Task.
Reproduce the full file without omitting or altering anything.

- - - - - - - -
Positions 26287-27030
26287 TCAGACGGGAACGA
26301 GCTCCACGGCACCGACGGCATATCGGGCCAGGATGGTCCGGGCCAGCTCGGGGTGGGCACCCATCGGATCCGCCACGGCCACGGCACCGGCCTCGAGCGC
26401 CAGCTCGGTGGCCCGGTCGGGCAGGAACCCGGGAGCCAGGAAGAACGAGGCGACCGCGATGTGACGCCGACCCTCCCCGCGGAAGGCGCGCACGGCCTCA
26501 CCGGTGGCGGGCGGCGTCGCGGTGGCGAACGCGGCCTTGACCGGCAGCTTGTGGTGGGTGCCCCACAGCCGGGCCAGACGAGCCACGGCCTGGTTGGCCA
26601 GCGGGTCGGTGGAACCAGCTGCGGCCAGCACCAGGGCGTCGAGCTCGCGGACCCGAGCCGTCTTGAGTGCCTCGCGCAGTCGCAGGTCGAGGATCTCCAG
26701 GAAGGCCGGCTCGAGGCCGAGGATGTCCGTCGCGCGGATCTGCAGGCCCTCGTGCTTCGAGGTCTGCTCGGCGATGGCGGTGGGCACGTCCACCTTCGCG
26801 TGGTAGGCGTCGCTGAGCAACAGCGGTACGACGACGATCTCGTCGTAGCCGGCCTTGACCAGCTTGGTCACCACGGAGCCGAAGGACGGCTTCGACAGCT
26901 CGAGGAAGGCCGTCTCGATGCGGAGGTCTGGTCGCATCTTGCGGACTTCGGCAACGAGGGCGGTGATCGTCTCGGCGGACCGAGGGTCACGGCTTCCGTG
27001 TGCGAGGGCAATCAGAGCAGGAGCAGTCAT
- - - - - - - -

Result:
Positions 26287-27030
26287 TCAGACGGGAACGA
26301 GCTCCACGGCACCGACGGCATATCGGGCCAGGATGGTCCGGGCCAGCTCGGGGTGGGCACCCATCGGATCCGCCACGGCCACGGCACCGGCCTCGAGCGC
26401 CAGCTCGGTGGCCCGGTCGGGCAGGAACCCGGGAGCCAGGAAGAACGAGGCGACCGCGATGTGACGCCGACCCTCCCCGCGGAAGGCGCGCACGGCCTCA
26501 CCGGTGGCGGGCGGCGTCGCGGTGGCGAACGCGGCCTTGACCGGCAGCTTGTGGTGGGTGCCCCACAGCCGGGCCAGACGAGCCACGGCCTGGTTGGCCA
26601 GCGGGTCGGTGGAACCAGCTGCGGCCAGCACCAGGGCGTCGAGCTCGCGGACCCGAGCCGTCTTGAGTGCCTCGCGCAGTCGCAGGTCGAGGATCTCCAG
26701 GAAGGCCGGCTCGAGGCCGAGGATGTCCGTCGCGCGGATCTGCAGGCCCTCGTGCTTCGAGGTCTGCTCGGCGATGGCGGTGGGCACGTCCACCTTCGCG
26801 TGGTAGGCGTCGCTGAGCAACAGCGGTACGACGACGATCTCGTCGTAGCCGGCCTTGACCAGCTTGGTCACCACGGAGCCGAAGGACGGCTTCGACAGCT
26901 CGAGGAAGGCCGTCTCGATGCGGAGGTCTGGTCGCATCTTGCGGACTTCGGCAACGAGGGCGGTGATCGTCTCGGCGGACCGAGGGTCACGGCTTCCGTG
27001 TGCGAGGGCAATCAGAGCAGGAGCAGTCAT